As a result, children’s detailed and developed conceptualisation of rheumatic fever was constructed using the media campaign as scaffolding. Across the main elements – the sequence of three conditions, the link to death, the primacy of sore throat – children have spun their webs of meaning (Corsaro 1992), using their own experience and what they observed of those around them and filling in the gaps that adults left blank with knowledges of their own production. Thus, children’s conception of rheumatic fever was consistently unified around a model of its aetiology, which is the most salient aspect. This model was expressed in three stages (or four, the fourth stage being death), and some children explicitly referred to numbered stages.

Figure 1
Figure 1

Campaign Poster for Rheumatic Fever in the Classroom Clinic. Poster produced by the Health Promotion Agency of New Zealand (photo by the author).

Citation: Anthropology in Action 25, 1; 10.3167/aia.2018.250104

In an interview in the clinic classroom after school, three ten- and eleven-year-old girls told me what they knew about rheumatic fever. In a collective bricolage reminiscent of Christensen’s (1999) descriptions of Danish children, they linked their experiences and observations of ‘what happens’ and ‘what you do’ to the model of illness that was presented on the poster. Ruby responded first: ‘Rheumatic fever, ‘cause my cousin had it, and he only made it to the second one, and he almost made it to the heart thing, but they…’. She mumbled, perhaps unclear about what ‘they’ did to prevent heart damage.

‘What do you mean, he only made it to the second one?’ I asked. Ruby explained: ‘‘Cause like there’s three aye, and you start from sore throat, then you get rheumatic fever, but he never got the things down there’. She pointed to the poster behind her. ‘Oh, he never got the heart disease’, I said, reading the poster. As Ngapaea and Alexandra, who had been distracted, tuned back into the conversation, I asked again: ‘What do you know about rheumatic fever?’ Ruby began: ‘It starts from a sore throat…’. She was interrupted by Ngapaea: ‘Oh it starts from a sore throat, then it goes to heart damage…’. Ruby then interrupted: ‘No, it goes to rheumatic fever’. At this point, Alexandra jumped in: ‘It starts with sore throat then rheumatic fever…’ ‘And then heart damage’, all three girls chimed. ‘And then dead’, Alexandra finished.

This way of describing rheumatic fever was ubiquitous among these children. Stage one was the sore throat, which, as described above, was represented by a plurality of meanings. Children had a clear idea that if their sore throat was not checked it could get worse and progress to stage two, rheumatic fever. For most children, stage three, heart damage, was linked to death. As the girls explained:

Ngapaea: And the reason we have to have sore throat lady here is have to give ‘em medicine to make- you might have heart damage. We get heart damage we’re gonna have to end up in hospital and we have to-

Ruby: -No, ‘cause we can- if- if we too late we can pass away-

Alexandra: -And if we get heart damage, we’ll die.

Rheumatic fever was therefore conceptualised primarily in terms of its relationship to sore throat and heart damage and in terms of its perceived proximity to death, a linear series that would inevitably progress through the stages if no intervention was to occur. As noted earlier, few children included strep throat in their model, reflecting the absence of strep throat in the media campaigns. Consequently, it seems that many children, after receiving antibiotics, may have inferred that they were now at ‘stage two’ of this model and believed that they had rheumatic fever. Several children told me about their past history of rheumatic fever, but described the experience of having their throat swabbed by Allison or a doctor, and taking antibiotics for ten days. ‘Heart damage, I just had that before. For just like two weeks’, Anton told me. Some of these children told me that the doctor had told their mother that they had rheumatic fever, so it is unclear whether the communication issue was between doctor and parent, or whether the children reinterpreted the information from their parent and attributed their understanding to medical authority.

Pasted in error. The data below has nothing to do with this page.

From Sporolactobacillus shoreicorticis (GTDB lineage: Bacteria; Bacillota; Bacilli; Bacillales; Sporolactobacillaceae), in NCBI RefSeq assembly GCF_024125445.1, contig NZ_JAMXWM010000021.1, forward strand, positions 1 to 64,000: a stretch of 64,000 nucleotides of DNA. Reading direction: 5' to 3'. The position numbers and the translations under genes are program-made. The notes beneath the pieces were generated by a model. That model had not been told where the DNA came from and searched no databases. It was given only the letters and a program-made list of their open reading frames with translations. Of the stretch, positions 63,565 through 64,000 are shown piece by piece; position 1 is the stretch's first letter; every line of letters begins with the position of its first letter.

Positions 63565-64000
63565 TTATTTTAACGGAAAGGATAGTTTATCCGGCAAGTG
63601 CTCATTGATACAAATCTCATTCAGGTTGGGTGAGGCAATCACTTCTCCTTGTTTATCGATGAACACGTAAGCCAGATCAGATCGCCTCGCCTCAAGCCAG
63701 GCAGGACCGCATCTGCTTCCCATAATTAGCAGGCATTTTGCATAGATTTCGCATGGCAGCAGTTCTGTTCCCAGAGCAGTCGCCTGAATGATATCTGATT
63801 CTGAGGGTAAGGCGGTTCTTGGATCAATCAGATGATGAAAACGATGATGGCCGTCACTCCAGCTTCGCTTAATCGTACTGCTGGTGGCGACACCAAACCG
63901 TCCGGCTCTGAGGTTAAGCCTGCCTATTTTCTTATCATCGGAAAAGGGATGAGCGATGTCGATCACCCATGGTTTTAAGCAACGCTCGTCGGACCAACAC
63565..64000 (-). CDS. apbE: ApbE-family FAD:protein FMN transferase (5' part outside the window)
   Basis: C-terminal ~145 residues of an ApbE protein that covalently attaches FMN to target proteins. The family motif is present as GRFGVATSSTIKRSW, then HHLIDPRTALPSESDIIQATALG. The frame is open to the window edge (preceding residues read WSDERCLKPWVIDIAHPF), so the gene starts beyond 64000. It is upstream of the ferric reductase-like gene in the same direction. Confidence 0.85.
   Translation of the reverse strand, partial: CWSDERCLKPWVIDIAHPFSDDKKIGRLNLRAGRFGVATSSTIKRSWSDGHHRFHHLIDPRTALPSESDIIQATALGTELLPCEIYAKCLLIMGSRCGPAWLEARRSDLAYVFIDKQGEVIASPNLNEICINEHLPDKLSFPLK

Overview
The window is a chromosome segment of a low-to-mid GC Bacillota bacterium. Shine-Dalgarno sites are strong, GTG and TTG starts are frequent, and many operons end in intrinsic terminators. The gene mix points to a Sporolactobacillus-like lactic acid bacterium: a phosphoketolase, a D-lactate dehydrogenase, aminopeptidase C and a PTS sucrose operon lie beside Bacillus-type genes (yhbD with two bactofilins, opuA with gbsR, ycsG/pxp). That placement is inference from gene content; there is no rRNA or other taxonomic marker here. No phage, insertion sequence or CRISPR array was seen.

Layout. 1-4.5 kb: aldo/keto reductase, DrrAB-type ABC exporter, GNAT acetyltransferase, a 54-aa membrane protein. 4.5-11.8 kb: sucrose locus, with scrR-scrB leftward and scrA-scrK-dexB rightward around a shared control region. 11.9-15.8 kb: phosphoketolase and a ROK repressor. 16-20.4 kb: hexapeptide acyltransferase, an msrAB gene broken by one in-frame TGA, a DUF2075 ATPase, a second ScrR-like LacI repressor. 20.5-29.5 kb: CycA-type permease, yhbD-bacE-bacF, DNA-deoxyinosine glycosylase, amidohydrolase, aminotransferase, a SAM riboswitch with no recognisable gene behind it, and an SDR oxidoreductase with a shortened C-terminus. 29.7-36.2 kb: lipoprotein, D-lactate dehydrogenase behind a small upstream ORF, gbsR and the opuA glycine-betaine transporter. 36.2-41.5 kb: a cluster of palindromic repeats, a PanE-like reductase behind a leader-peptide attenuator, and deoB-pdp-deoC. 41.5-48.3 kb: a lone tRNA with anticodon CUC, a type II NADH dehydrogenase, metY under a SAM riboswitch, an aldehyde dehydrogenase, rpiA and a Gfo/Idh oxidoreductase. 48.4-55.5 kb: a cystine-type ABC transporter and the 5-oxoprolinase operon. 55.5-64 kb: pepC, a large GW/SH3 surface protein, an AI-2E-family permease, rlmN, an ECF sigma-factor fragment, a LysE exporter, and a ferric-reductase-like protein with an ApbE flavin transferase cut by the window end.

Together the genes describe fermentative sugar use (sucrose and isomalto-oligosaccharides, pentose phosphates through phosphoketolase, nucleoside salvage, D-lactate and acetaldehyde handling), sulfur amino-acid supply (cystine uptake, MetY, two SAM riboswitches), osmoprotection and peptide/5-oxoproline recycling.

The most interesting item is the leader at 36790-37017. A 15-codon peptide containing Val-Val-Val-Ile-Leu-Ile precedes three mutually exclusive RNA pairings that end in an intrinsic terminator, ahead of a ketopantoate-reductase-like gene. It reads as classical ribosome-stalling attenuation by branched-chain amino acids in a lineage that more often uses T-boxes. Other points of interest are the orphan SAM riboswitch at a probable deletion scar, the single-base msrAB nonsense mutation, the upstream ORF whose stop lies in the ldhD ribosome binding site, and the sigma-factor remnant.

Yet because children would share their ‘diagnosis’ with their peers, the effect of this was to increase perceptions of the risk of sore throat progressing to rheumatic fever. ‘Jackson’s got rheumatic fever!’ an eleven-year-old girl hissed across the classroom when Jackson was called to the clinic to receive his antibiotics. Children would also commonly attribute the illness or deaths of family members to rheumatic fever. Contrary to how rheumatic fever is represented in the media campaign, child death from acute rheumatic fever is extremely rare, though it is possible that some adult deaths may have represented early mortality from the effects of chronic rheumatic heart disease. However, for others it later transpired that the cause of death had been another illness such as pneumonia. Though actual incidences of rheumatic fever remain relatively rare, and though most children are likely not even susceptible to it, as a collective these rheumatic fever narratives created a sense of the disease as much more commonplace, inevitable and deadly than the epidemiological data would suggest.

By contrast, the one child I knew of in the senior school who actually did have heart valve damage from a prior bout of rheumatic fever hid his condition from his peers. Nine-year-old Victor would tell his class he was in trouble with the principal when he was called to the office to meet the district health nurse who visited Tūrama School to administer his monthly prophylactic penicillin injections. Had he chosen to make his experiences more visible, it is possible that his peers may have used this information to distinguish rheumatic fever prevention from its treatment.